“Everything has to go through a process and there's going to be a lot of rigor associated with it,” Bernhardt said of the Twin Metals project. “So we'll go through the process and the cards will end up being what they are, but we will not sacrifice clean air or clean water for economic development.”
During the media event Monday, protesters could be heard chanting and yelling outside the Duluth Pack store. Around 50 people gathered in support of the Boundary Waters, Black Lives Matter and missing and murdered Indigenous women. Others stood outside the store to protest how the Trump administration has handled the COVID-19 pandemic.
Dressed in plague doctor costumes, Allen Richardson and Scot Bol, both of Duluth, wheeled a coffin across the street with a skeleton holding a sign reading: "Is there a pledge to America's workers for 140,000 plus Americans killed by COVID-19?" Richardson said the old theater props were "lying around for occasions like this."
“I think it is ridiculous that they are here to promote a pledge to American workers when it’s the Trump administration’s malice that has killed up to 140,000 American workers,” said Richardson. “Where is the pledge for the Americans who have died of COVID?”
Another protester, Marlana Benzie-Lourey, of Kerrick, Minnesota, said it was difficult for her to see a company she has supported for over 30 years host someone whose goal isn’t to “protect what we have here.”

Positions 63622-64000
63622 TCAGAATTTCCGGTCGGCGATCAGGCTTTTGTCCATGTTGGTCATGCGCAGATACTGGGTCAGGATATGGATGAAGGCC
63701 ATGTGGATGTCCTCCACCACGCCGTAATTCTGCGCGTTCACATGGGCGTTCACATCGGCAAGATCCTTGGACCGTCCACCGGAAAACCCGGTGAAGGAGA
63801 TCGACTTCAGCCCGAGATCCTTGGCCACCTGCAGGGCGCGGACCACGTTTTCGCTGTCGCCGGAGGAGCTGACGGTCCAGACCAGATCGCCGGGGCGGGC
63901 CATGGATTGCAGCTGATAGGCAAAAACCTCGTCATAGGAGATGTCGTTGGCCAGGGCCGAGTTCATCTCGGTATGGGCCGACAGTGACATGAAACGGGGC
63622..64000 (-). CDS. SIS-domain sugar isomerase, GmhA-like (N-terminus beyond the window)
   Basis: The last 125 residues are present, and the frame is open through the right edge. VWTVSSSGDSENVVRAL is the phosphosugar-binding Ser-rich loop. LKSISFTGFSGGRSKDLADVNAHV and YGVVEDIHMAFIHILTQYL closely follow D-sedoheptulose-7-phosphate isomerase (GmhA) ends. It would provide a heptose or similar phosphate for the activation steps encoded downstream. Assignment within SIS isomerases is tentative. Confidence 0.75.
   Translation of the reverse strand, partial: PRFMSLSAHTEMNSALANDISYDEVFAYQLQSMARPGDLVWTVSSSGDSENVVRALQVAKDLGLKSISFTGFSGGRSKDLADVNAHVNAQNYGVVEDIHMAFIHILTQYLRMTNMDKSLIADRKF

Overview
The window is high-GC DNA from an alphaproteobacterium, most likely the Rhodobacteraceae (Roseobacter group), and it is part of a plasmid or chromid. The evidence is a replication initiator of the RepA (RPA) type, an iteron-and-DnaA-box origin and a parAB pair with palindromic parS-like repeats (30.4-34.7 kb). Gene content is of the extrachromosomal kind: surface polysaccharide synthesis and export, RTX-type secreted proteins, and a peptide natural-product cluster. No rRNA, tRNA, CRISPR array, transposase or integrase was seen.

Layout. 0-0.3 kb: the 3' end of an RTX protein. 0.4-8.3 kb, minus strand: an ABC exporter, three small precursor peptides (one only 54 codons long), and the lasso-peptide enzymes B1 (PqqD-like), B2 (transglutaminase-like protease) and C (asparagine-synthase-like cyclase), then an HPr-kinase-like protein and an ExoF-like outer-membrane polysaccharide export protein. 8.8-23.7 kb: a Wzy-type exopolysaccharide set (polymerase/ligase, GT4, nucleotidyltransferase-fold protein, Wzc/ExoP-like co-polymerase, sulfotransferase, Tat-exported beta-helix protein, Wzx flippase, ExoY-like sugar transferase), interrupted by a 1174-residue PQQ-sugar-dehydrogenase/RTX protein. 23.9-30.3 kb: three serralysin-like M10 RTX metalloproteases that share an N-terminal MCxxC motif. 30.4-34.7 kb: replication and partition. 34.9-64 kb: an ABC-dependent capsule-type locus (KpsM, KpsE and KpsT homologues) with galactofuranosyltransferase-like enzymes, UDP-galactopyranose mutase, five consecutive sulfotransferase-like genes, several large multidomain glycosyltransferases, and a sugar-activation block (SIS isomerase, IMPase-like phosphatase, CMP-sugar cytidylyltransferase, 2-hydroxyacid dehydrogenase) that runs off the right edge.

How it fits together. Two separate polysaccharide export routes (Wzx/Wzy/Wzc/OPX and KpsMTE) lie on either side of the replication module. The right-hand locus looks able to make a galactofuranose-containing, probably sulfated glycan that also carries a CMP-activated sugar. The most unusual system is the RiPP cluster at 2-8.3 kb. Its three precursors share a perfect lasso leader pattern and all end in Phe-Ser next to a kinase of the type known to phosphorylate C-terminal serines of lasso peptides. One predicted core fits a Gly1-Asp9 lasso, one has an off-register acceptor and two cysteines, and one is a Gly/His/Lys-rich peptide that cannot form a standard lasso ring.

“I’ve always been proud of this company. Not anymore,” said Benzie-Lourey, who has bought Duluth Pack products and gifted them to her family as Christmas presents for years. “I don’t know what I will do with the packs I have. Maybe tear the labels off, but that’s not much of a statement. Maybe donate them?”
Sitting on the curb and holding a sign with a loon and the words, “No copper mine,” Judy Derauf, of Duluth, shared similar views.
"I think it is disingenuous for Duluth Pack to be hosting this event,” said Derauf, who returned from a Boundary Waters trip two weeks ago. “As a company that promotes Boundary Waters travel, how can they support this administration that supports things that put the Boundary Waters at risk?"
After Ivanka Trump left, some protesters stayed and banged on the front doors of Duluth Pack shouting obscenities. A man, who asked to remain anonymous, cut a Duluth Pack badge in half and placed it on the window sill of the store.
The store was scheduled to reopen at noon, but Oestreich told the News Tribune they would most likely wait until the protesters left, out of safety concerns.
“Personally, I hope they (Duluth Pack) get some heat for this,” Andrew Slade, Great Lakes program director for the Minnesota Environmental Partnership, said. His office is adjacent to Duluth Pack.
After leading Duluth, Ivanka Trump and Bernhardt headed to the grand opening of the Missing and Murdered Native American Cold Case Office in Bloomington, Minnesota.
This story was updated at 2:28 p.m. July 27 with additional quotes and information. It was originally posted at 11:46 a.m. July 27.